SC state superintendent of education candidates outline visions to address learning deficits after release of new test scores

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Published: Sep. 7, 2022 at 8:40 PM EDT|Updated: Sep. 8, 2022 at 10:22 AM EDT
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COLUMBIA, S.C. (WIS) - Test scores released this week show that South Carolina’s students are falling behind in certain areas.

Nearly half do not meet expectations in reading, writing and math.

Addressing students’ learning deficits is a top issue in the race to replace outgoing South Carolina Superintendent of Education Molly Spearman.

Republican Ellen Weaver, CEO of the Palmetto Promise Institute, and Lisa Ellis, founder of teacher organization SC for Ed, will face off in November.

Both campaigns said that these scores are not surprising, as South Carolina’s students faced achievement or opportunity gaps even prior to the pandemic.

Each candidate said that getting students back on track would be among her top priorities if elected.

“When over half of our children are not reading on grade level, it’s a crisis and it was a crisis before COVID,” Weaver said. “So we have a lot of work to do.”

According to her campaign, Ellis was not available for an interview Wednesday because she is still a full-time teacher.

Ellis’ deputy campaign manager Emily Mayer said the conversation around achievement gaps is “long overdue.”

The SC READY test, which is given to all students in grades three through eight, shows that prior to the pandemic, 45 percent of students met or exceeded expectations in math. Last year, only 39 percent met that mark.

“Teaching math virtually specifically was really, really difficult because it requires students to be able to show their work and to be able to explain their thinking,” Mayer said.

Results for the English Language Arts (ELA) examination have rebounded to pre-pandemic levels. However, only 47 percent of those tested met or exceeded expectations on that assessment during the 2021-2022 school year.

Results from the SCPASS test, given to fourth and sixth graders, also show a drop in achievement in science. Only 46 percent of students met or exceeded expectations on that subject last year, compared to 49 percent during the 2018-2019 school year.

Several statewide initiatives have been implemented to address learning loss during the pandemic, including free online tutoring for students through the use of federal Elementary and Secondary School Emergency Relief (ESSER) funds.

Weaver said solving these problems starts with ensuring that the state has a strong curriculum and that students are taught the science of reading. She said teaching phonics is key as well.

“It comes back to high-quality curriculum, to supporting teachers in the classroom and to putting out a call to action to our communities, our faith community, our business community, our parents, retired teachers,” Weaver said.

If elected, Weaver said she’d hope to create what she calls an “army of volunteers,” including former teachers, to help mentor students.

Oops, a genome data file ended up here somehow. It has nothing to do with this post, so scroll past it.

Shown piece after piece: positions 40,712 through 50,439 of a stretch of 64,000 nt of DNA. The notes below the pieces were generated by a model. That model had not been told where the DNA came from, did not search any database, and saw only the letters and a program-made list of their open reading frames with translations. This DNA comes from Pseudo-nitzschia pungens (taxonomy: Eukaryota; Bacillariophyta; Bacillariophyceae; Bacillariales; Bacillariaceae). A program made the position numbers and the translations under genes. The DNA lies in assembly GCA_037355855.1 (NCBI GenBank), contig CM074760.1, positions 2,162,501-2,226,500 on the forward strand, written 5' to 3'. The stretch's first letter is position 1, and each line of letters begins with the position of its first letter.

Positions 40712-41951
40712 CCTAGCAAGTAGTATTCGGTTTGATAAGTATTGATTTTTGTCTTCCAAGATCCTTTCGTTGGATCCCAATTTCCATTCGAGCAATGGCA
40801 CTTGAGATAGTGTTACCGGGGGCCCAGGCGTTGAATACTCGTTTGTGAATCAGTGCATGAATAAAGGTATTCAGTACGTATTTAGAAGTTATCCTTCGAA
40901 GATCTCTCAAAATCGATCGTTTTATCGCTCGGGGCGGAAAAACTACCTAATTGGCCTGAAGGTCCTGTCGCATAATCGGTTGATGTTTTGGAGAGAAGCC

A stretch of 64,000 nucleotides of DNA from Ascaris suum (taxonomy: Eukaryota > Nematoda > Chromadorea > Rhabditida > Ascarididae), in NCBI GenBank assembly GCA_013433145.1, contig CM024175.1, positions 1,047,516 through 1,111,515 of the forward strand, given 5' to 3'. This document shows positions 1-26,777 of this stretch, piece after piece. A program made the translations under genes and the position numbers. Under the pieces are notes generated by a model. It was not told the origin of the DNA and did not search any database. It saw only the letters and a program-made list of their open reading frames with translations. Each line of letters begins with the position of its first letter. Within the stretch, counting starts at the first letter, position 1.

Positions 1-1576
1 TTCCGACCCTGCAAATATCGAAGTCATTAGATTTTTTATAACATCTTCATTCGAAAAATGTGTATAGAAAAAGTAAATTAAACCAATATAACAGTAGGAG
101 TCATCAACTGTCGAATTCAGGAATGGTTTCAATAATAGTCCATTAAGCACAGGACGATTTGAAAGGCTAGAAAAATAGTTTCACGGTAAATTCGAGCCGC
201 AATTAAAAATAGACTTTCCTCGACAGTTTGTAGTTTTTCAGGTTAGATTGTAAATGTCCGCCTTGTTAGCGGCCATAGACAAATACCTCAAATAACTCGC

The Ellis campaign said there should be a focus on hiring and retaining quality teachers, which could in turn lead to smaller class sizes and more one-on-one instruction.

Ellis would also hope to bring together a roundtable of teachers from across the state to hear their concerns, her campaign said.

Students undergo what Mayer characterized as an “exponential amount” of standardized testing, which she said can cause burnout for both students and teachers.

“[Lisa] wants to re-evaluate which of those standardized tests are necessary and which are a little bit of a surplus and are not really providing us any data or benefit to our students’ education,” she said.

Ellis would look to only examine tests that do not meet any state or federal requirements, the campaign said.

Mayer said students have already taken several mandated tests by April.

“If you know kids, you know that the more they’re forced to do something that they don’t want to do, the more they dig their feet in,” she said.

WIS asked Weaver and the Ellis campaign why each one believes she is best suited to address these learning deficits.

Weaver said the state needs a superintendent with a “big, bold vision.”

“We’ve got to expect more,” she said. “The status quo is not working, and unfortunately my opponent represents the status quo. She fought to keep classrooms closed, she fought to keep kids in masks and we’re reaping the results of those bad decisions even now in these test scores.”

Mayer touted Ellis’ 22 years of experience as a teacher.

“Over the last 22 years in education there has been such a spectrum of challenges faced head-on by her and her colleagues across the state,” Mayer said. “It’s time for somebody to come to the table that has had conversations in the background that’s ready to bring them to the foreground. She’s not somebody who has previously sat on the Education Oversight Committee. She’s not been somebody who has had the power and the leverage to make change across the state.”

Ellis could take what she is hearing from her colleagues and implement that in conversations that could benefit students statewide, Mayer said.

Early voting for the general election, which includes the race for superintendent of education, is scheduled to begin on October 24.

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